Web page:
Only the Mets, right? Clinging to a 5-game lead in the NL East over the Nationals with 27 games left, the Mets and their postseason-starved fans should be thrilled, right?
Their ace, Matt Harvey, is having a tremendous season, ranking in the Top 10 in MLB in WAR (4.2), ERA (2.60) and WHIP (1.01), but his agent brought up the dreaded “180 innings” this weekend and all hell broke loose.
The Mets, who haven’t been to the postseason since 2006, now may be forced to shut down Harvey a) before the season ends or b) during the postseason, all because his agent Scott Boras and Dr. James Andrews think that’s what could be best for his career. Harvey missed all of last season due to surgery.
[Aside: Why is it 180 innings and not a certain number of pitches? Are all innings created equal? Don’t pitching motion and pitching style factor into this discussion? What about how Harvey has skipped some starts, does that matter? And where did Dr. James Andrews get 180 innings anyway? Soon, we’ll see fans pick apart games dating back to April and May and wonder why Harvey stayed in for so long. So many questions. So few answers.]
This happened with Stephen Strasburg a few years ago with the Washington Nationals – Scott Boras is his agent, too – and they lost in the postseason, and haven’t won a series since. Shutting down Strasburg was supposed to help him; it appears to have played mental games with him. In 2012 he was among the best young pitchers in MLB – 15-6, 3.16 ERA, 197ks – and in the three years that followed he hasn’t been nearly as good despite leading MLB in K’s last year. This year he’s really struggled, with an ERA of 4.35. The Nationals, always a contender for the World Series, haven’t won a postseason series (0-2).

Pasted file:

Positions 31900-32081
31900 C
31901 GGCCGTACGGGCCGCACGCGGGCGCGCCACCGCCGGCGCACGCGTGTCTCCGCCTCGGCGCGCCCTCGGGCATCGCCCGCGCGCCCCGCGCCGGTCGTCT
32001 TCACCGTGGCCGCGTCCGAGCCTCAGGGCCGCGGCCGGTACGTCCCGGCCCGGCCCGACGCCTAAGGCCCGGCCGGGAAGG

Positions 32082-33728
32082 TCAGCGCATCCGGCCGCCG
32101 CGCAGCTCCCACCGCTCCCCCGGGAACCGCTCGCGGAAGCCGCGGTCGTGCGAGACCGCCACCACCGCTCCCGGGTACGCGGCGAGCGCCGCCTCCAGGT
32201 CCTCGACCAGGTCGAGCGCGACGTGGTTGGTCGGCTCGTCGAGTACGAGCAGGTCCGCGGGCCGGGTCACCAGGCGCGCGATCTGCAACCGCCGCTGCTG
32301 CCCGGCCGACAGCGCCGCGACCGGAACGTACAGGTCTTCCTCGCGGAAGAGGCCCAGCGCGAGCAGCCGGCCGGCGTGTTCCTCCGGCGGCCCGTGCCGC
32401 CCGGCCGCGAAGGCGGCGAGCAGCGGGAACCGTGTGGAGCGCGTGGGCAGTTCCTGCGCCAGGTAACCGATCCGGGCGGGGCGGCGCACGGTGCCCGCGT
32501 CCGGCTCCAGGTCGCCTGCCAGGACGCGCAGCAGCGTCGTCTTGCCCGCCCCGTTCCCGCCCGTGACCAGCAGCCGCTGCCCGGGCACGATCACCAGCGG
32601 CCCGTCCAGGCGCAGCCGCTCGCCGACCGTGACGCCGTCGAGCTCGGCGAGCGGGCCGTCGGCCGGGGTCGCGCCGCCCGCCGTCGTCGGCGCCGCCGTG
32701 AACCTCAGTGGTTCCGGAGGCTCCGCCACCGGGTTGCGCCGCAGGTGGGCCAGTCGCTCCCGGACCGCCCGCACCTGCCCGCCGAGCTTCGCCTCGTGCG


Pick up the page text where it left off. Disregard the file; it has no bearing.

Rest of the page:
If you’re curious: Strasburg threw 159 innings in 2012, faced 653 batters and thrown 2,607 pitches. Matt Harvey’s current situation: 166 innings, faced 659 batters and thrown 2,459 pitches. Newsday writer Neil Best said in August there was no way the Mets would shut down Harvey and there would be rioting in New York if it happened.
Anyway, you can imagine the tense mood around the Mets as the regular season winds down. Veterans, such as David Wright in the video above, can’t be thrilled with the developing situation. Washington is not a baseball town, and the franchise “started” in 2005, so Strasburg has kind of skated since the 2012 decision. New York is a baseball town. The reaction will not be the same.
It wouldn’t shock me if the Mets tried to trade Harvey if he and Boras shut things down and the Mets missed the playoffs or lost before winning a World Series.